1. What is your first memory of wanting to be a lawyer?
I always loved to read, write and debate: the three main activities of a litigator. Therefore, it was natural for me to want to be a lawyer. However, it was when I read To Kill A Mockingbird in grade 9 that I really started focusing on law.
2. Where did you study law and how did you find that experience?
I went to Osgoode Hall after my second year of an Arts program at Western in which I majored in philosophy. The competitiveness of the student body was not something I had experienced before. I was also surprised by how much effort was required to achieve top marks. Until then, I had breezed through school. I realized quickly that law school would be a lot of work, but I enjoyed the challenge.
3. How did you begin working at FCL?
I have worked at this firm since I articled. When I interviewed for articling, I walked into FCL as it was then, met my current partner and a former partner with whom we worked for many years, and felt comfortable right away. I had other offers but I went with my instinct as to which firm I felt best at and ignored other factors.Since starting at FCL, I’ve never looked back.
4. Is there a certain case you worked on that stands out to you? If yes, why?
There are many cases that stand out for different reasons: My first trial, my first successful major motion, my first successful appeal, the case I cared most about because I empathized so greatly with my clients and so badly wanted a recovery for them. I also have a vivid memory of an occasion early in my career when I did not achieve the result I wanted. I had become over confident with some early successes and did not prepare sufficiently. That early experience taught me the importance of thorough preparation no matter how experienced you are.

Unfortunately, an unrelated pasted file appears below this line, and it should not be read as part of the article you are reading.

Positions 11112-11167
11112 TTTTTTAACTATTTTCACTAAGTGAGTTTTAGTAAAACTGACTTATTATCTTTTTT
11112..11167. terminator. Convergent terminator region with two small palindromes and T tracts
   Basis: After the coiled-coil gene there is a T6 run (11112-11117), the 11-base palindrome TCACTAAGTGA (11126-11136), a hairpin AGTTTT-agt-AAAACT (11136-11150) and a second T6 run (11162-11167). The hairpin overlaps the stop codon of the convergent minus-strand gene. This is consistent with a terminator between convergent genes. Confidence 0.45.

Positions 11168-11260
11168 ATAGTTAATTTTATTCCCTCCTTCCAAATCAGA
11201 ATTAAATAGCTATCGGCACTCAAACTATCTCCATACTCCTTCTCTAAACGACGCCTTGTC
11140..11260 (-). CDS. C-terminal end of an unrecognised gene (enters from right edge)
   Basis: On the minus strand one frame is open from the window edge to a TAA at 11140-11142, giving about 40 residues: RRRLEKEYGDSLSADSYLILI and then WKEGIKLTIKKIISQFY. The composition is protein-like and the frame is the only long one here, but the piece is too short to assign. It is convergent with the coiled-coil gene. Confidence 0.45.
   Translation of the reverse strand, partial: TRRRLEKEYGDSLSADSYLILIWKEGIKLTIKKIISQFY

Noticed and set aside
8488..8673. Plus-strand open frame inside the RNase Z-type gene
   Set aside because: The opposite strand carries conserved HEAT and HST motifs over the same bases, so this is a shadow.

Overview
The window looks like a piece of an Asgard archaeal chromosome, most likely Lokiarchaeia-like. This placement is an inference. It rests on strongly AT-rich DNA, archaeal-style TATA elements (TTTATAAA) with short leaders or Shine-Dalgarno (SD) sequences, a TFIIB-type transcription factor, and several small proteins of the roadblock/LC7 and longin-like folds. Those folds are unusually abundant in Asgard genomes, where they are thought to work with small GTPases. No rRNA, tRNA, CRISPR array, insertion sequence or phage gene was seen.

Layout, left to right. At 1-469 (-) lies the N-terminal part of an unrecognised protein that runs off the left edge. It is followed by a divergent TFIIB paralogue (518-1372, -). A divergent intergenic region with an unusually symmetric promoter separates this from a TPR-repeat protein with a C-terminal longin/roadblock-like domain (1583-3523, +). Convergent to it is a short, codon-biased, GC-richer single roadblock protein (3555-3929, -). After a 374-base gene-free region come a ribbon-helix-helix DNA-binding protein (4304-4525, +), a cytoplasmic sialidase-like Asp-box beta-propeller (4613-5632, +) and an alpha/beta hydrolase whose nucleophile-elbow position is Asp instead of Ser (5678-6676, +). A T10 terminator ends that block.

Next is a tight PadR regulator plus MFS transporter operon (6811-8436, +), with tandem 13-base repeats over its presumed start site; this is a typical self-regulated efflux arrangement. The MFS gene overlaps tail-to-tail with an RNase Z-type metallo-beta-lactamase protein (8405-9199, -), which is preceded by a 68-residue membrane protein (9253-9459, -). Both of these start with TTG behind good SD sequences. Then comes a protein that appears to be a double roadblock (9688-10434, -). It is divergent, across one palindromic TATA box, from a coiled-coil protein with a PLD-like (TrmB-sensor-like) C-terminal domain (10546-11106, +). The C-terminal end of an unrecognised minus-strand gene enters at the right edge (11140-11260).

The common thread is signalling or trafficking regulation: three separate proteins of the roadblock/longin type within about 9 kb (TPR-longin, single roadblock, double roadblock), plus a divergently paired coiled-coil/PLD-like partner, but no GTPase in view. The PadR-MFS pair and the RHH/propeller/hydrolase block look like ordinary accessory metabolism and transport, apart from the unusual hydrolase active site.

5. What’s your favourite thing about being a lawyer?
My favourite part of being a lawyer is the people that I meet. From the clients, to the experts, the other lawyers, and the adjudicators –I love meeting new people and hearing their stories. I am proud of our profession that we can so ably and vigorously act for our clients and yet still demonstrate respect for the opposing parties and counsel and even enjoy our time together in the courtroom.
6. What’s the best part about working at FCL?
My favourite part of working at FCL is also the people. We attract like-minded people here. Everyone comes from different backgrounds and has different interests but we all have a love for the law. We love to discuss our complex cases, we believe in busy lives outside of law, we believe in equality and promoting justice, we believe that it is as important to be a good person as it is to be a good lawyer, and we enjoy each other’s company.
7. Is there something you feel lawyers understand firmly that you wish the general public had more awareness of?
During the Brett Kavanaugh hearings, many people seemed to not understand that this was essentially a job interview and not an actual legal action or hearing. There was no standard of proof. It also brought to light that there is a difference between the burden the Crown has to meet in criminal cases –beyond a reasonable doubt –and the standard in a civil case –probability. In criminal cases, the accused is presumed to be innocent.
We extend our deepest congratulations to Natalie for becoming a named partner at FCL.